Check out http://techchange.org/media/mobile-data-solutions/, which was created as part of the Mobile Solutions Technical Assistance and Research (mSTAR) project, with expertise provided by U.S. Agency for International Development’s (USAID) Digital Development Lab and designed by TechChange.

The primary goal of this freely available and accessible online course (free registration is required to access it) is to learn more about mobile tools, processes, and strategies for data collection in order to use mobile devices (referred to as mobile data solutions) to their full potential in doing so. The course will take about 2 hours to complete and can be done at your own pace over time. Your progress in the course is saved so you’ll be taken to the point where you stopped to continue learning the next time you access it.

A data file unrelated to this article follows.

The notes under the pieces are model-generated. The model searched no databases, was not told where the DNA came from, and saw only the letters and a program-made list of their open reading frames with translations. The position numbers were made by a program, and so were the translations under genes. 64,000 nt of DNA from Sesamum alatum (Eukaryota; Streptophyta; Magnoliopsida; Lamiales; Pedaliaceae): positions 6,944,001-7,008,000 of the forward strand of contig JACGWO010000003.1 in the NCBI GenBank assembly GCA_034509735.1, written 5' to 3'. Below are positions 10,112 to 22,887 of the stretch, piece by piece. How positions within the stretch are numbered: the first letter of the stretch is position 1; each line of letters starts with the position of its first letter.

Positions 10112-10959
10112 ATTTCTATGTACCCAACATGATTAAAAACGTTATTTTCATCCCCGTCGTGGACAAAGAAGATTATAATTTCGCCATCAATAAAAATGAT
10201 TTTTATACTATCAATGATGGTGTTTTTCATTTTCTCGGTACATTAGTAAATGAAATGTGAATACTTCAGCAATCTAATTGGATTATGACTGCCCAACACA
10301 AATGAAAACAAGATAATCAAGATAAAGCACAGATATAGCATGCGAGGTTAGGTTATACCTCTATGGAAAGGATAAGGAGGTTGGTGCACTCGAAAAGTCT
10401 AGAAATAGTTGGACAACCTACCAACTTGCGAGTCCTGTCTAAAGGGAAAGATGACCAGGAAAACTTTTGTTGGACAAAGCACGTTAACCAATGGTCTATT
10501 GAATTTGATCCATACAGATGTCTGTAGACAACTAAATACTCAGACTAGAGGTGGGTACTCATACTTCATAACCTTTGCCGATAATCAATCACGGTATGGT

The learning objectives of the course are

  • Describe examples of mobile data solutions from collection through visualization
  • Articulate the benefit of using these solutions
  • Analyze the challenges and limitations associated with mobile data solutions
  • Assess whether or not particular mobile data solutions are appropriate for a project, program or problem
  • Outline how to design a project or activity to include mobile data solutions
  • Explain the steps involved in implementing mobile data solutions
  • Summarize how to analyze, visualize, and share mobile data

Ring in 2015 with 8 MLA CEs, a Project Plan, and MAR Funding to Make it Happen!

Monday, December 22nd, 2014